Saturday, November 15, 2008

"As Long As I Can Have The Panda..."

Several things come out of this conversation between Jon Stewart and Bill O'Reilly. One is that my crush on Jon Stewart continues unabated. I love this:
"The tradition in America is a progression of individual freedoms. You know what the tradition of America would say? Gay marriage is the next step in the progression. That's the tradition of America. You're misrepresenting the tradition."
What also crystalized for me is how there is often a game of 'chicken' in these matters. It is what bothers me about the cry of identity politics. And it is what bothers me about Bill O'Reilly's statement, "The problem with you is you see it through a prism-", to which Jon Stewart adroitly responded, "Of rational thought!" The problem with the prism statement is this: we all have our prisms. One of my English teachers in high school continually said, "Half of what you get out of a piece of literature is what the author put in it; the other half is what you bring to it". And it is true for many things in life, and not just literature. No one in this world is wholly and completely unbiased, objective, or rational. We all come to the table through our unique, and sometimes contradictory, prisms. The issue is not that we have them. The issue is the game we all play toward objectivity, and the meme that states objectivity is not only key but also obtainable. That position grants whomever claims that the other side is playing into identity politics or seeing the world through whatever prism perceived objectivity. They immediately get, even without meaning to, the high ground - because they were objective enough to recognize someone else's experience. This becomes a problem, especially with matters of gender and politics.

It becomes a problem with gender because men have, historically, been seen as the more unemotional, objective gender. Women were (and are) seen as emotional, irrational, and unable to reach that objectivity needed to truly and competently and rationally comprehend and debate matters of importance. One needs to look no farther than this election to see that. There were plenty of sniping about Hillary Clinton's menopause, but nary a hint that, at 47, Obama may suddenly be hit with a midlife crisis and decide that instead of being president of the United States, he would like to try his hand at raising Alpacas. This is a problem; that isn't to say that those who state identity politics may play a part in someone's candidate of choice is out and out wrong. But without an acknowledgement of one's own personal prism, the announcement that A likes C because of a mutual B comes across as something else entirely. The conversation shifts to A's defense or repudiation of B or the liking of C. This comes across in this interview. Bill O'Reilly obviously comes to the conversation through less than objective means. He has his own biases, his own experiences, and his own vision that color and influence how he perceives the world around him. But that is ignored; whitewashed. There is no problem with Bill O'Reilly; the problem lays wholly with Jon Stewart, and the fact that Jon Stewart sees it through a prism. The implicit statement is that since the problem is that Jon Stewart sees the situation through a prism, Bill O'Reilly and other right-thinking people do not. And it would be the same even if we cut out the word problem, if the statement were merely, "You see it through a prism", because that once again implies that Bill O'Reilly does not.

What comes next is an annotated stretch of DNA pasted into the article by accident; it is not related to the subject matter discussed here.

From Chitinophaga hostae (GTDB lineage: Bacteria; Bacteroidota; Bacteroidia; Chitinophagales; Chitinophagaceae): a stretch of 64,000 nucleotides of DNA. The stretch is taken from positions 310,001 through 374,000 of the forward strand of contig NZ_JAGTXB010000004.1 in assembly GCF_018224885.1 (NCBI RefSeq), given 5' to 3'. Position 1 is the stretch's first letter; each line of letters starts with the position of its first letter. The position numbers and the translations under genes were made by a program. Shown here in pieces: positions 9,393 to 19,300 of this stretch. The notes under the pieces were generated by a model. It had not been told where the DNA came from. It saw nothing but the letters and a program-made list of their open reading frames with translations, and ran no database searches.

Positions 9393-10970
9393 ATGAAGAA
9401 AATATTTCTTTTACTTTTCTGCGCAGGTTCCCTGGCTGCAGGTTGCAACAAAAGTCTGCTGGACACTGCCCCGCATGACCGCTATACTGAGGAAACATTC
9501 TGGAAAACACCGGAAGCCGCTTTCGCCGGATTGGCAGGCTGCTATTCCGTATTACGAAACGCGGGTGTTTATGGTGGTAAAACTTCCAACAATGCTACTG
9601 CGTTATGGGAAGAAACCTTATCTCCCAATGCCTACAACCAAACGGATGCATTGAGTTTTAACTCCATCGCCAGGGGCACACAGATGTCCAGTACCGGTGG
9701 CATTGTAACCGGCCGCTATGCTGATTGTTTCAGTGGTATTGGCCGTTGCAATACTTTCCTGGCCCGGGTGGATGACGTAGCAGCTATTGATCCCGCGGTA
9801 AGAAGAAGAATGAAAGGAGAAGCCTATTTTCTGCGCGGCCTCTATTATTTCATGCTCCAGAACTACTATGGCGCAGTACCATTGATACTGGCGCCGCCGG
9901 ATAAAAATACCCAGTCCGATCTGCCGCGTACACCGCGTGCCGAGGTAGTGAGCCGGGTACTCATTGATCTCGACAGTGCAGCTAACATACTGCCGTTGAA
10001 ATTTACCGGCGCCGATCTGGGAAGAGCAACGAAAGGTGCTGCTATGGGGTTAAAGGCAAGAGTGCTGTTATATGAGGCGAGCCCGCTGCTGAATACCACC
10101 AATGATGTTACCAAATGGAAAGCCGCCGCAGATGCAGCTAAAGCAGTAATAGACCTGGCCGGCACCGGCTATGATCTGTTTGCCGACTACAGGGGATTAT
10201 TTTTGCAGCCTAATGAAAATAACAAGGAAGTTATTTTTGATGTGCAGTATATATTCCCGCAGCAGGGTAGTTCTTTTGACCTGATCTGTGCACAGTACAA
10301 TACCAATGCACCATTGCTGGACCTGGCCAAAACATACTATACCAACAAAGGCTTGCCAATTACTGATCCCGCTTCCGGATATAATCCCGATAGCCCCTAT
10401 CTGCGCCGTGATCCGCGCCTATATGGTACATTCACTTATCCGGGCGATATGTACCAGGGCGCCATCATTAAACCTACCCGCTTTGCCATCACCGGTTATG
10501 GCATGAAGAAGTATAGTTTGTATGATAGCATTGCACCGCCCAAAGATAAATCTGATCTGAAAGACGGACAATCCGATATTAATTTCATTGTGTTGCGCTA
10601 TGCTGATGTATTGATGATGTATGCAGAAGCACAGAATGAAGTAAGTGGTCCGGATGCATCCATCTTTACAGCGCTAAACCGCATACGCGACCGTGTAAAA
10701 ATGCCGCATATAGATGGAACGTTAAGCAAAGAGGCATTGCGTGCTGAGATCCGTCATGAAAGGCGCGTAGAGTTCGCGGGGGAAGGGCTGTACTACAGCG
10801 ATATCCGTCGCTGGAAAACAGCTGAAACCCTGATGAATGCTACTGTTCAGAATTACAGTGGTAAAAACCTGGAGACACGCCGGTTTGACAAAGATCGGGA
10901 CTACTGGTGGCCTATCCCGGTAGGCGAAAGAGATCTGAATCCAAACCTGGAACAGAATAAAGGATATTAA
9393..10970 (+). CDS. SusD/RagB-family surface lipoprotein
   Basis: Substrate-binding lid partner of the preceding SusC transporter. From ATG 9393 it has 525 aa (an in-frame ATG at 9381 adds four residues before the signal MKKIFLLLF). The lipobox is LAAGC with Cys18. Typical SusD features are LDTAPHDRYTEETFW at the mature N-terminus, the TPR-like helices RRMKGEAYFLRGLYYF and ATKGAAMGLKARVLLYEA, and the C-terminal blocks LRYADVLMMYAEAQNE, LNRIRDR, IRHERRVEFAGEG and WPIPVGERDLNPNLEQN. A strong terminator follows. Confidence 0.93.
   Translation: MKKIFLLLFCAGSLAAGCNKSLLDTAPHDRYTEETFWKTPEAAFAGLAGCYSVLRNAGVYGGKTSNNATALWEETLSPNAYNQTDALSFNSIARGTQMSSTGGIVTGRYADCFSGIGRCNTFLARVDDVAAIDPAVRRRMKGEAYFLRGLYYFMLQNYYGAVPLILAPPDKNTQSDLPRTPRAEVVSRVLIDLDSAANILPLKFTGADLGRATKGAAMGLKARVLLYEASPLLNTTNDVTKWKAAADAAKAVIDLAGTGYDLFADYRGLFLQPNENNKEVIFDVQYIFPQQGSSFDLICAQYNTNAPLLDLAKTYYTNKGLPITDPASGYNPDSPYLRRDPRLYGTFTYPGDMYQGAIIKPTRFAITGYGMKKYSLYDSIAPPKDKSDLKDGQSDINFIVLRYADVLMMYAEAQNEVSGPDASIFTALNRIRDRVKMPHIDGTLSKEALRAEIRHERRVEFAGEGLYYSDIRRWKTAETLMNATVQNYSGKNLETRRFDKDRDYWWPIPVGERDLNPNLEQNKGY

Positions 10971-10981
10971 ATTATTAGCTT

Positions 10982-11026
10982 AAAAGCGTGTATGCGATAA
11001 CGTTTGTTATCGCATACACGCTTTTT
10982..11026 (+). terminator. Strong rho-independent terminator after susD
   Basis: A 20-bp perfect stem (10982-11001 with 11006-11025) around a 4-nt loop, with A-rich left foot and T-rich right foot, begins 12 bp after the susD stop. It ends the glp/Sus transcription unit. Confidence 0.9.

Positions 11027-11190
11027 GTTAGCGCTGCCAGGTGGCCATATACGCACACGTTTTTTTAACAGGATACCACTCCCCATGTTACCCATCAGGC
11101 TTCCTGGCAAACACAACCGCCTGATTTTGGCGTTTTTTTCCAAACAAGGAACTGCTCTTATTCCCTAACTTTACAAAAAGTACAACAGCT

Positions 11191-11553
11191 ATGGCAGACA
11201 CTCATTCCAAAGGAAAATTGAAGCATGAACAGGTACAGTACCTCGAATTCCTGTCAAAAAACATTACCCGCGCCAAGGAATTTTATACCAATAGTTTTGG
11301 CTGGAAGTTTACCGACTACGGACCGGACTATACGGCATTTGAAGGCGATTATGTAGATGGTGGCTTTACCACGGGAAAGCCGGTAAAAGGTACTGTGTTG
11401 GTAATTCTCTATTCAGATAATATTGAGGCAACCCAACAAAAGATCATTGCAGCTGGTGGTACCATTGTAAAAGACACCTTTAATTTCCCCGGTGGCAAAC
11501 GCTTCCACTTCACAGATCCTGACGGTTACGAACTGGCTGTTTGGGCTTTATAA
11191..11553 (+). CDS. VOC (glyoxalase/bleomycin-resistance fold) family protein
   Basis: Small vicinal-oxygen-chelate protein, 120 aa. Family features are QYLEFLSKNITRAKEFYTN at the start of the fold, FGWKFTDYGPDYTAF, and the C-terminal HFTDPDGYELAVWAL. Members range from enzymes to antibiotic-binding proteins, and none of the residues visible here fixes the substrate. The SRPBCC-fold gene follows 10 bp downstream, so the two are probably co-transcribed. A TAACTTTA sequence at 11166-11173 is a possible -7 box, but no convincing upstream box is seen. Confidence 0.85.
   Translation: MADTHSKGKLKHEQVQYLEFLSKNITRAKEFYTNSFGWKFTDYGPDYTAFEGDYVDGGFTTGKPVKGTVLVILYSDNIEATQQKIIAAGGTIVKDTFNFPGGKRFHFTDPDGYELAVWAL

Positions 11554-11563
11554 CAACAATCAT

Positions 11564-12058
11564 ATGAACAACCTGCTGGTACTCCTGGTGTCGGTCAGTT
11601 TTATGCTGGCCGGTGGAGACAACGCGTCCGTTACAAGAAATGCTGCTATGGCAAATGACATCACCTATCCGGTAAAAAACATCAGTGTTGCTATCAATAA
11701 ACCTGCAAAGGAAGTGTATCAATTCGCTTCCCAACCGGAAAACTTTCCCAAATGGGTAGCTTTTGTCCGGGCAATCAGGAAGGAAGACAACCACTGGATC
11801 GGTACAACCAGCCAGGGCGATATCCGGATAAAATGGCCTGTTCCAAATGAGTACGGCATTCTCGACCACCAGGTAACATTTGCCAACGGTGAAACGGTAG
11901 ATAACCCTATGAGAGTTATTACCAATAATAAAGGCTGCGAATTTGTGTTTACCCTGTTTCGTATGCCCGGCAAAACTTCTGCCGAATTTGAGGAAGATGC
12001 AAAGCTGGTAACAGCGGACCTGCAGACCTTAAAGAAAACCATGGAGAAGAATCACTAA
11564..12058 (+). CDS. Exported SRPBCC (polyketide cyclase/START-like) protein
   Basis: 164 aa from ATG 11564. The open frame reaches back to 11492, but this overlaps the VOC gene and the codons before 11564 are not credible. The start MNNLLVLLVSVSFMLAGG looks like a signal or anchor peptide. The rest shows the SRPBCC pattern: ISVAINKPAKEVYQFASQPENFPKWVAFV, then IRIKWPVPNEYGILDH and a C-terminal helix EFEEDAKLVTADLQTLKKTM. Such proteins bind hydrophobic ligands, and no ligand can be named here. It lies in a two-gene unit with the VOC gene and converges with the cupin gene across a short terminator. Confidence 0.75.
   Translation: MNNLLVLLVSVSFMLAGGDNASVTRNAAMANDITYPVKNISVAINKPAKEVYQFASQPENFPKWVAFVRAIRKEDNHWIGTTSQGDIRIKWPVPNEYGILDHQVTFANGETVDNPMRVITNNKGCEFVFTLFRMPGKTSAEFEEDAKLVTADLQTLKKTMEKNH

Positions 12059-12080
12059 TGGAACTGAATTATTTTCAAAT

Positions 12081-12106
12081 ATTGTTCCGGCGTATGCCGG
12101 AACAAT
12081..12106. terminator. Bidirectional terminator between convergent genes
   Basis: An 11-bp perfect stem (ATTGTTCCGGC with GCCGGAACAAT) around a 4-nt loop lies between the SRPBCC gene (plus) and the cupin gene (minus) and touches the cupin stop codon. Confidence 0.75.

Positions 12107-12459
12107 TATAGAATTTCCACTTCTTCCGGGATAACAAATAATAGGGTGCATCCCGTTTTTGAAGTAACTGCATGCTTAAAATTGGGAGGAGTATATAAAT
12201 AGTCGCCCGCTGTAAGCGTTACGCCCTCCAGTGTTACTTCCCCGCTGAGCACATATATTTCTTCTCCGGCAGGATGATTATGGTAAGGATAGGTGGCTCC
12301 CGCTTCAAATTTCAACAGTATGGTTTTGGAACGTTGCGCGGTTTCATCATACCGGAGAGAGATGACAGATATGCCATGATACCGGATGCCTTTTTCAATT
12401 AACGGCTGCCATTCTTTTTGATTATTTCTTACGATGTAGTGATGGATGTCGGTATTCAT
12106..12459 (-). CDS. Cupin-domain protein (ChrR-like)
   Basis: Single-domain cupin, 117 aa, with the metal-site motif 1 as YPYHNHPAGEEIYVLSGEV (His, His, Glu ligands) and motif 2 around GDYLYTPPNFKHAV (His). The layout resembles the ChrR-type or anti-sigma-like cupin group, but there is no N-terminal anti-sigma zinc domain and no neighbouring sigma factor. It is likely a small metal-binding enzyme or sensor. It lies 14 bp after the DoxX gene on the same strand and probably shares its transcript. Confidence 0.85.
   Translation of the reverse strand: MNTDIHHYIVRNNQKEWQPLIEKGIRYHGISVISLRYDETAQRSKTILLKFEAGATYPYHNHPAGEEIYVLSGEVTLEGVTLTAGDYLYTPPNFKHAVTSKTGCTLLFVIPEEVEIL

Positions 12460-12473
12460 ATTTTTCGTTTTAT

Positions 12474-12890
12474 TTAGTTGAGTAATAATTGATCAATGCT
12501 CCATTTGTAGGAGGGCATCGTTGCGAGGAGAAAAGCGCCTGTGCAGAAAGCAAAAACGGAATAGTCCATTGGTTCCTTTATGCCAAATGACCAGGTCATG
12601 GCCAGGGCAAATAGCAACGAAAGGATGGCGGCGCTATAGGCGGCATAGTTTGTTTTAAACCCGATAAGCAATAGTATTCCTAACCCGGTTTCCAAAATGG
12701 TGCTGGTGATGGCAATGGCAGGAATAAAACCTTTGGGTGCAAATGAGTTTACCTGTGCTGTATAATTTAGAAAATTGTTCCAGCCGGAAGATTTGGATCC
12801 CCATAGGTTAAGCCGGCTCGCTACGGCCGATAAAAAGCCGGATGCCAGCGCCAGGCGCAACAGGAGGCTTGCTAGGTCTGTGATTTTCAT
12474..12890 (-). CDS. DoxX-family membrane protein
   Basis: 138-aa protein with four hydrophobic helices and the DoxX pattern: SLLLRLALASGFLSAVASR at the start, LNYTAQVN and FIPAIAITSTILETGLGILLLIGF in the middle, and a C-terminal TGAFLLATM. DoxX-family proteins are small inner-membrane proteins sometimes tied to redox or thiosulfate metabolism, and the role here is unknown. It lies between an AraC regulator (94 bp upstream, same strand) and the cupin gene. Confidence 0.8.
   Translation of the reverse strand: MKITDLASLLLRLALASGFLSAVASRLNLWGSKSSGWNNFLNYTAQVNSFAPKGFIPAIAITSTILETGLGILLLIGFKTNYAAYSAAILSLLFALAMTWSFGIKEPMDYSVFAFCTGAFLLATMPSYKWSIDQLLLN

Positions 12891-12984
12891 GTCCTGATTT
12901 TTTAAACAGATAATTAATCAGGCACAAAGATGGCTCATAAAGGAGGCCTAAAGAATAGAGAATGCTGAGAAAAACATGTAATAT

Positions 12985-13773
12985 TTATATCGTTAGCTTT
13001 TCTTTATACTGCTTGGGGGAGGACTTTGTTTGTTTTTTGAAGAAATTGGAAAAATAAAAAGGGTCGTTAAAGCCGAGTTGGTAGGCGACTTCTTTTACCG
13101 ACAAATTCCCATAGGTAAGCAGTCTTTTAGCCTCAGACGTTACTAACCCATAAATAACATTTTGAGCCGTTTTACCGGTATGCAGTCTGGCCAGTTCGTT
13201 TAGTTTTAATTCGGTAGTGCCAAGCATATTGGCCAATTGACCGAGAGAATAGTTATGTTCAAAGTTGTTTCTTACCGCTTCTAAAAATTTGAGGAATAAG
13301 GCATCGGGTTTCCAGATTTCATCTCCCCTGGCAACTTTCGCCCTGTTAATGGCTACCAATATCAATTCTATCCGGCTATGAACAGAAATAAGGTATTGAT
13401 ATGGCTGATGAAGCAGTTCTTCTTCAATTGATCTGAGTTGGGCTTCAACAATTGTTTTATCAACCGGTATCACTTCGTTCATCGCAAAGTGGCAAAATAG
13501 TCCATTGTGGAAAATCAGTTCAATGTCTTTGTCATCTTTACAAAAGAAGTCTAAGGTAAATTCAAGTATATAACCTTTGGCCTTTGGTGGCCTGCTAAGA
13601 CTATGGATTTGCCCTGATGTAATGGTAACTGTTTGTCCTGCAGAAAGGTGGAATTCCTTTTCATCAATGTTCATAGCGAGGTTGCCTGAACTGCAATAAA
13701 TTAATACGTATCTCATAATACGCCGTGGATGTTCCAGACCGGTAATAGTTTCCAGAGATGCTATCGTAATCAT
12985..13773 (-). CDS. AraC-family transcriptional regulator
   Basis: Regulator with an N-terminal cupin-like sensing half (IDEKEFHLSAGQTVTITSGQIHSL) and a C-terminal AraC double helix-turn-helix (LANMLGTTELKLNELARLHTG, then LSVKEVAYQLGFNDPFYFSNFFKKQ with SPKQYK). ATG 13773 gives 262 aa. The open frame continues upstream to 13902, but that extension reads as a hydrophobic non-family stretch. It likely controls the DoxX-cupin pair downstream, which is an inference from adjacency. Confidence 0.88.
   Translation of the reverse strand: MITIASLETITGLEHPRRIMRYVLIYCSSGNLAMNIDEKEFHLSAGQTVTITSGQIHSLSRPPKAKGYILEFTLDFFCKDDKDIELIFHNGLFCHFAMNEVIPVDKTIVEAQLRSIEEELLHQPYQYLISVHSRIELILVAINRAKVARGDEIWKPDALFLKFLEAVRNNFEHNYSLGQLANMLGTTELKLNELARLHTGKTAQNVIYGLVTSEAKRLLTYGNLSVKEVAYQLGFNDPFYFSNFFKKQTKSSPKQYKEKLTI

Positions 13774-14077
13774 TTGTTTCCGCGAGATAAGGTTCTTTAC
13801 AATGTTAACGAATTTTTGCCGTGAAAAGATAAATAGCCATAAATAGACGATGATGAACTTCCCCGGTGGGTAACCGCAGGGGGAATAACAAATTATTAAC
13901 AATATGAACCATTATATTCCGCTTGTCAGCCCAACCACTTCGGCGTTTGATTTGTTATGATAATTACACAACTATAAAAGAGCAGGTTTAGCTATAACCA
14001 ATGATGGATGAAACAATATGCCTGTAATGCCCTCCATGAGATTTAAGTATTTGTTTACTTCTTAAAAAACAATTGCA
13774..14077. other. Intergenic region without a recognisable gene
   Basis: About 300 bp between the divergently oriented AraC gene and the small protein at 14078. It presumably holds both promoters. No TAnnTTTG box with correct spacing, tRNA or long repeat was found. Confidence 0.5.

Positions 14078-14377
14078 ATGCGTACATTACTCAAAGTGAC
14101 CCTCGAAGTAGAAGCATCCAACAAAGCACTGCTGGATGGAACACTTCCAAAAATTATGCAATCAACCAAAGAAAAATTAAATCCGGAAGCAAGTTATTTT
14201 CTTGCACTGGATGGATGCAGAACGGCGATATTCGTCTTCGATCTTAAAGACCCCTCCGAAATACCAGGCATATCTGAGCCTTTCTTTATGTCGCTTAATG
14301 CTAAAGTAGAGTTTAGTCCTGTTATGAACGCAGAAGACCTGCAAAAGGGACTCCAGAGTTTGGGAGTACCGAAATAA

Identity politics and personal prisms can be discussed on an intellectual level; the idea of an objectiveless world, a world without any Truths with a capital T - or if there are, the inability to properly perceive them without any perversion - is one we need to seriously consider. But I question the importance, or even the relevance, of claiming someone comes to a stance based on identity politics or even declaring that someone comes to the table via a prism because that, to me, is like pointing out to someone that they have skin. We can (and should) discuss what that prism means and whether or not the opinions and stances taken through it are right or the correct course of action; the pros of preventative suntan lotion versus the corrective care of aloe, in keeping with the skin metaphor. But declaring that someone has one seems banal and mundane and more than a little condescending, even if that person is willing to admit their own prism in turn. Because that first person may have misidentified why A likes C.  It may not be because of a mutual B at all, but because C has Z. After all, Jon Stewart may not feel this way because he lives in Greenwich Village or because he's a 5'7" Jew, but because of some other reason. There are liberal-leaning people even in Alabama, and Bill seems to not consider that. At the very least, Jon Stewart's political leanings may be what keep him in Greenwich Village, instead of packing up and moving to Sarah Palin's so-called "real" America.